# Data Access Layer (object oriented)

I am using a global class (like a global model) that acts like a sql abstraction layer for my application. I am using it without problems now, but since the application I am creating is getting bigger, I would like this class to be reviewed if this is really a fine abstrraction layer. I cannot use a proper ORM or framework at this time.

My models talk to the database. Therefore, they all inherit from global_model. I am using PHP's PDO and prepared statement facilities. I did not have functions for select queries because I found they can have different shapes and forms so I didn't implement them, I have no idea how. Therefore, all select statements, along with DDL statements ar executed directly in the subclasses. Here is my code.

spl_autoload_register(function($class_name) { include$class_name . '.php';
});

abstract class global_model {
protected $con; protected$table_name;
protected $id; // the id most used for where clause and update statements protected$errors;
protected $data; // inputs from a form. This is an array like$_POST. The fields from $_POST are first validated in the controller for correct formatted data before being passed here. public function __construct($data = null) { // null if not used for inserting or updating data
$this->con = database::connect();$this->errors = array();
$this->con->exec("use " . DB); // I am using different databases. if (isset($data)) {
$this->data =$data;
}
}

// $data is an array, usually fields gathered by$_POST after being validated for correct formatted data
public function set_data($data) {$this->data = $data; } public function get_data() { return$this->data;
}

// if called by subclass. Use $this->data as the record to be inserted, and$this->table_name for the table to insert to.
return $this->add_external($this->table_name, $this->data); } // this one is an agnostic function if no appropriate models exist. public function add_external($table, $columns) {$names = "";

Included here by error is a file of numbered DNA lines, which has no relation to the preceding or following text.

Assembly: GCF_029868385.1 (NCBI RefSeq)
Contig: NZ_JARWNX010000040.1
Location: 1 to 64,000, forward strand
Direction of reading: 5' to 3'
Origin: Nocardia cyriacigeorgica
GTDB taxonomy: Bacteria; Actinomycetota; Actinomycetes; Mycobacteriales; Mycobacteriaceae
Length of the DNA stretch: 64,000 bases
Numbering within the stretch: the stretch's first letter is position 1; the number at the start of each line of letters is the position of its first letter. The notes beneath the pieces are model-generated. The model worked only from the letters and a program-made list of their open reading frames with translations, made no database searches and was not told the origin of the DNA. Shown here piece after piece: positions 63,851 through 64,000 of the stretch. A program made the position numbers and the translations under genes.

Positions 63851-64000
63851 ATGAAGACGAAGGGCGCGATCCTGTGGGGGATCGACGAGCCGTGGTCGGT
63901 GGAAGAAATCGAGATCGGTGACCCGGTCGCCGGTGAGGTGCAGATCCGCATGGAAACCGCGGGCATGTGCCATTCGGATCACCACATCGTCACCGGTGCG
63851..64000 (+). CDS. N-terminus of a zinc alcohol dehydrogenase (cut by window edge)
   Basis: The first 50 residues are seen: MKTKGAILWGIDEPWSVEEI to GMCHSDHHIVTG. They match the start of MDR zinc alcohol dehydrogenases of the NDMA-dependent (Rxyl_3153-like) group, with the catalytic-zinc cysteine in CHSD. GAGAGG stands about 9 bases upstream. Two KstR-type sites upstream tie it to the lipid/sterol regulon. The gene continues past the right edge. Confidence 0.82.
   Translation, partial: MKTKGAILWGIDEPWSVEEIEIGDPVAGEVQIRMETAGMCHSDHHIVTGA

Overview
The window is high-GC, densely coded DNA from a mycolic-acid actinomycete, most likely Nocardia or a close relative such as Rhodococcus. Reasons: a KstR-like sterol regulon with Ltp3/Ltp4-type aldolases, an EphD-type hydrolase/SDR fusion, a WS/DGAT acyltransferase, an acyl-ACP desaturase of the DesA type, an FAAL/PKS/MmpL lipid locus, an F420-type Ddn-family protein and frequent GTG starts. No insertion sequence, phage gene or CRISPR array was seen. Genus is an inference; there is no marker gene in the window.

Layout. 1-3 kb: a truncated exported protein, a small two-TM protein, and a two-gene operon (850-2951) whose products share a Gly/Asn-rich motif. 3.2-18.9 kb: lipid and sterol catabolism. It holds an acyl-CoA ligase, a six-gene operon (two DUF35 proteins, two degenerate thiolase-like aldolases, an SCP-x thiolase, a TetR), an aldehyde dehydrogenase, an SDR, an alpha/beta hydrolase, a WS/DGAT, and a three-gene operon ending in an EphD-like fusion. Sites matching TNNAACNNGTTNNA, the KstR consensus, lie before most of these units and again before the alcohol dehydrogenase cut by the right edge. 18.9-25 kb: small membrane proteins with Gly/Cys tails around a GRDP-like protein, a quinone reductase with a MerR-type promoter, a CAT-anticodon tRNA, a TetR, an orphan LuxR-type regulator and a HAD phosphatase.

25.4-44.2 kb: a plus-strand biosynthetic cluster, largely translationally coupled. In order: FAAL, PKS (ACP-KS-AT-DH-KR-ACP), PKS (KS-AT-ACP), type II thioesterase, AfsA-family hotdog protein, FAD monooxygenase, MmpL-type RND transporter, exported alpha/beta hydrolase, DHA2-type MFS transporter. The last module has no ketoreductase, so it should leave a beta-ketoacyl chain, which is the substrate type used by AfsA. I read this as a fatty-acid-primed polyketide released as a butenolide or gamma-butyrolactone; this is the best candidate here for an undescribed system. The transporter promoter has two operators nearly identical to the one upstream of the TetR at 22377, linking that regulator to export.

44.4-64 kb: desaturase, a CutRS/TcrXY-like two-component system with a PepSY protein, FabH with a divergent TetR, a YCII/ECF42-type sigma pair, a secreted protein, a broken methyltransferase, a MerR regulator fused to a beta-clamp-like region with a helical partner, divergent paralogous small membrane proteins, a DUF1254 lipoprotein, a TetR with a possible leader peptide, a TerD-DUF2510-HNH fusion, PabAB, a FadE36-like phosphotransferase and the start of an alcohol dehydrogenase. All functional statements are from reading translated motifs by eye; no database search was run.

$values = ""; foreach ($columns as $column =>$value) {
$names .= "$column,";
$values .= "?,"; }$names = rtrim($names,",");$values = rtrim($values,","); try {$stmt = $this->con->prepare("insert into$table ($names) values($values)");
return $stmt->execute(array_values($columns));
} catch (Exception $e) { if ($this->con->inTransaction()) {
throw $e; }$this->errors[] = "SQL failed: " . $e->getMessage(); return false; } } // usually used in inserts with foreign keys public function get_current_id() { return$this->con->lastInsertId();
}

// if called by subclass. Use $this->data as the record to be edited, and$this->table_name for the table to edit to. The id use to edit is in $this->data['id']. public function edit() { return$this->edit_external($this->table_name,$this->data, $this->id); //$this->id is the name (not the value) of the columns used in the where clause for editing.
}

// this one is an agnostic function if no appropriate models exist. The argument $id_name is the name of the primary key column. For example,$id_name would be called user_id, and the value that will go into that column at this session is in $columns['id']. public function edit_external($table, $columns,$id_name) {
// detach removes an item from an array and returns it
// in this case, we separate the id (the value of the primary key of the table).
$id = detach($columns, 'id');
$names = ""; foreach ($columns as $column =>$value) {
$names .= "$column=?,";
}
$names = rtrim($names,",");
try {
$stmt =$this->con->prepare("update $table set$names where $id_name=?");$values = array_values($columns);$values[] = $id; return$stmt->execute($values); } catch (Exception$e) {
if ($this->con->inTransaction()) { throw$e;
}
$this->errors[] = "SQL failed: " .$e->getMessage();
return false;
}
}

// just a quick function to edit everything.
public function edit_all($table,$columns) {
$names = ""; foreach ($columns as $column =>$value) {
$names .= "$column=?,";
}
$names = rtrim($names,",");